I also appreciated the “Prioritize and execute” law of combat and felt that this was applicable to other fields as well. On thing I greatly lean on my leader to do is help prioritize projects and his strength is to see the larger picture with other moving chess pieces and help direct and focus on what is best for the practice. When requests are coming from different angles and they are all deemed as “critical” by whoever is presenting them it can be difficult to sort through and prioritize. A successful leader excels at this skill and can lead the entire ship by leading the crew.

    Caitlin Stills


  4. Jeramy,
    I really like this summary. I agree with the book. As a business owner, I have to make the call. Sometime the decisions I make are not easy. I like the way the book talks about being in the right frame of mind. It does matter. These last few weeks of adjustment and prioritizing have had me in an odd state of mind. Definitely not a state for making decisions. This week I have spent prioritizing. I teach so I have had to prioritize teaching, learning, running a business, and getting the end of year paperwork completed. Feeling behind is a stressful thing. Working together as a team is crucial. It doesn’t matter if you are a teacher working with your department, a store owner working with your employees and vendors, or a mother organizing her week. We have to work as a team. If you do not empower those you work with, your objectives will not be met. One of my weakest points is the ability to delegate. I am one to fly in a do what needs to be done. I am learning that there is always someone that you help do what you need done. I have read that empowering an employee is worth more that money. This class is teaching me that listening to ideas and giving my employees more empowerment will make my business better. Thank you for the great summary.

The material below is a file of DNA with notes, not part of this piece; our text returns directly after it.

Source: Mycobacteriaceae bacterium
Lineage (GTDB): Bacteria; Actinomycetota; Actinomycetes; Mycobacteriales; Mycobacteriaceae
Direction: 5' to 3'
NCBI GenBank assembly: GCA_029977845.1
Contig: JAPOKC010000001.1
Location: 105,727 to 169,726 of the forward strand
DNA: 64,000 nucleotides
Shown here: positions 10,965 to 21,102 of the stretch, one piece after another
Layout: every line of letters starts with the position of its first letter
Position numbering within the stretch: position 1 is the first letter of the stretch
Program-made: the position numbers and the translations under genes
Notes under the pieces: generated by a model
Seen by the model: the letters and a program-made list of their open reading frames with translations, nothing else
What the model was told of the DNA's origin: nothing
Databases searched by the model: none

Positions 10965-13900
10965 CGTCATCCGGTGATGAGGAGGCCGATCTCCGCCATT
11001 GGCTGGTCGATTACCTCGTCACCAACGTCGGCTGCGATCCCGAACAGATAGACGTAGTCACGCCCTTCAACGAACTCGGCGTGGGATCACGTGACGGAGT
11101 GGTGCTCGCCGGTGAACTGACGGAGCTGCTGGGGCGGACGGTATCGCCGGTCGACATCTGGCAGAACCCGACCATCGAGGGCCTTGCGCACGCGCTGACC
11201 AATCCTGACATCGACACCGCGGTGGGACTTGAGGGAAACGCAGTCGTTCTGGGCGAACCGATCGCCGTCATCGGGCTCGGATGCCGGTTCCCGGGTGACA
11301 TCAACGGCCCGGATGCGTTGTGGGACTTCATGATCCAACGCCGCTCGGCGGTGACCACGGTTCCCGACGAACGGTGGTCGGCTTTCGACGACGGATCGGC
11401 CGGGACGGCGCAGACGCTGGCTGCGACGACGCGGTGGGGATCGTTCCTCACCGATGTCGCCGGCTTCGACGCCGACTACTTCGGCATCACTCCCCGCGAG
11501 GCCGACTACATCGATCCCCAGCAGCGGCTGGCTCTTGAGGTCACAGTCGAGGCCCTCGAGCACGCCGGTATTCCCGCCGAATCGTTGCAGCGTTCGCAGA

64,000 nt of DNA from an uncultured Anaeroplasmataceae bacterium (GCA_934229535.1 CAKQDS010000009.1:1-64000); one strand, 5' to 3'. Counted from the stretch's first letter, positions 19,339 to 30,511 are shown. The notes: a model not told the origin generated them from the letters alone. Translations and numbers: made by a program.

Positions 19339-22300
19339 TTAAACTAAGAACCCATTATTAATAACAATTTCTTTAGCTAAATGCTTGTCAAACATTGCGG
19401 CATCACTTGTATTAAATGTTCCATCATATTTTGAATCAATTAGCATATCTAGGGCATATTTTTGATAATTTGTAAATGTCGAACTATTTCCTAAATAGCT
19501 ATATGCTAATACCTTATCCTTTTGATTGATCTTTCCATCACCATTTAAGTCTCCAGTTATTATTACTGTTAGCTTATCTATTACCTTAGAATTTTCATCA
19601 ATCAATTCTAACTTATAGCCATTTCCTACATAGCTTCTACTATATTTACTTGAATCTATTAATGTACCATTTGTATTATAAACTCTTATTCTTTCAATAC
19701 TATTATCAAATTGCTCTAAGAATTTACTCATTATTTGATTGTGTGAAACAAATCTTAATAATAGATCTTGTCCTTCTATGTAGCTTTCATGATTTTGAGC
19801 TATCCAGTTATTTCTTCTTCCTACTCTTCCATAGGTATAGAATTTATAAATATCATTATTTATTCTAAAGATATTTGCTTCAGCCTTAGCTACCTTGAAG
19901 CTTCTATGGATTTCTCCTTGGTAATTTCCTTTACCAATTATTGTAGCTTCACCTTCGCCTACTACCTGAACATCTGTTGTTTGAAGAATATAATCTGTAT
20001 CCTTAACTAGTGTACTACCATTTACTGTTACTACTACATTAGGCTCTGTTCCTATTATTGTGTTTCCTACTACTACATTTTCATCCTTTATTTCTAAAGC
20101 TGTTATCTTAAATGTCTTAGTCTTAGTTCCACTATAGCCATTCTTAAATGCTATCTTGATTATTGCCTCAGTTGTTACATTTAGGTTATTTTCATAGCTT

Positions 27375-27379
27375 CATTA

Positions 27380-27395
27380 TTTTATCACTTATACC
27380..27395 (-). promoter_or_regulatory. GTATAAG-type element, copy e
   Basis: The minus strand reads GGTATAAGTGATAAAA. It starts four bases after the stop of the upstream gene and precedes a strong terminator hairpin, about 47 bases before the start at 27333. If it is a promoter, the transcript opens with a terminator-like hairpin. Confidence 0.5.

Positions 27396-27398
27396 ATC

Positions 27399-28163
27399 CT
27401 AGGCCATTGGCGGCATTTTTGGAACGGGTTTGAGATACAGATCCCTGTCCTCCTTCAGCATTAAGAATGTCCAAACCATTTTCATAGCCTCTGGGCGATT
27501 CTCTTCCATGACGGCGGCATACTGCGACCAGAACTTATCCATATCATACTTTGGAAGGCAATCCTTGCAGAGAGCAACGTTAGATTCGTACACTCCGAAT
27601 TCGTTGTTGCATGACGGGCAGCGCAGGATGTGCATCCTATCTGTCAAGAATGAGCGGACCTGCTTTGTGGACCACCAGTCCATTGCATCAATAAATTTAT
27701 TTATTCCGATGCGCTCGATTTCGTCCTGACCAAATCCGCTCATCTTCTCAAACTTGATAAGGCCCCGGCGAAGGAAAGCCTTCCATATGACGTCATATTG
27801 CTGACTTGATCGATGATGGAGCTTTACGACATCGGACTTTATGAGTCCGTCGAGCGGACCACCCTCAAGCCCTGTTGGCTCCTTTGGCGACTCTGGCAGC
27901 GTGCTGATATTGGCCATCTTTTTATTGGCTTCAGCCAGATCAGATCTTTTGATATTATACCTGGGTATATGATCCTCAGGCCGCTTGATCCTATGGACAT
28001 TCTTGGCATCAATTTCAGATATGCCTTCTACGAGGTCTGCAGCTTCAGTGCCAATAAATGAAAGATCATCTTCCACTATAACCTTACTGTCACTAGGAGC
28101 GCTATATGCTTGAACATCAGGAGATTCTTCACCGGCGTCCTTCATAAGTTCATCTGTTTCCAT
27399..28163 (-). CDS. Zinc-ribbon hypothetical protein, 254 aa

Tina Jones


  5. Jeramy,

    This was a very interesting read and I am looking forward to reading more and trying to apply it to my life or business. I compare ownership to being responsible and taking accountability.

    “A true leader must understand the dangers of ego and take the necessary steps to remove it so they can truly lead.”

    I agree with the above statement, in a job that I previously had, I believe that if the leader or management does not take the time to evaluate their ego and pushy behavior will lead to the downfall of the business.


    1. Jeramy,

      This is very interesting. I believe one of the hardest things to do is not place blame when a problem arises. In our everyday life there is a constant search to see who messed up or caused the problem. As you stated in your blog, I believe that ego is a major obstacle to success. Ego alone can prohibit a person from accepting responsibility which leads to division. division in a business will eventually lead to its destruction.

      I found the ideology in this blog to be very refreshing. I look forward to reading more of your weekly blogs.


      Liked by 1 person

  6. I was also interested in reading this book, so I look forward to your posts. The idea of being a leader that consistently goes “above and beyond” can become a daunting task. When people begin to expect that amount of effort, if you begin to do just the average, others think you are no longer trying. In my current position, I face this struggle every day. I feel like the constant battle to put in 200% is, overall, worth it; but it can become hard some days and I am always searching for new tactics to combat this.


  7. Hi Jeramy!

    This seems like a very interesting read. I remember one of my old bosses said “at the end of the day, everything that happens here is my fault” after several of his employees quit at once. I think that he had that trait of extreme ownership and I am not sure I really understood the value of it until I read your post so I thank you for your perspective.

    I also really appreciated rule 1 of the 5 rules of combat “relax, look around and make a call.” It is so true that we need to examine our mindset before making really big life choices. If we make decisions out of scarcity or fear, we may not make the most informed and educated decision…the second part of rule 5 is to “look around” which is also very important, how can one make a solid call without being aware and informed of his or her surroundings? I often find it hard for me to actually make the call which can indeed trip a lot of people up…so many of us never bite the bullet for one reason or another and I love that they included it as a part of their process.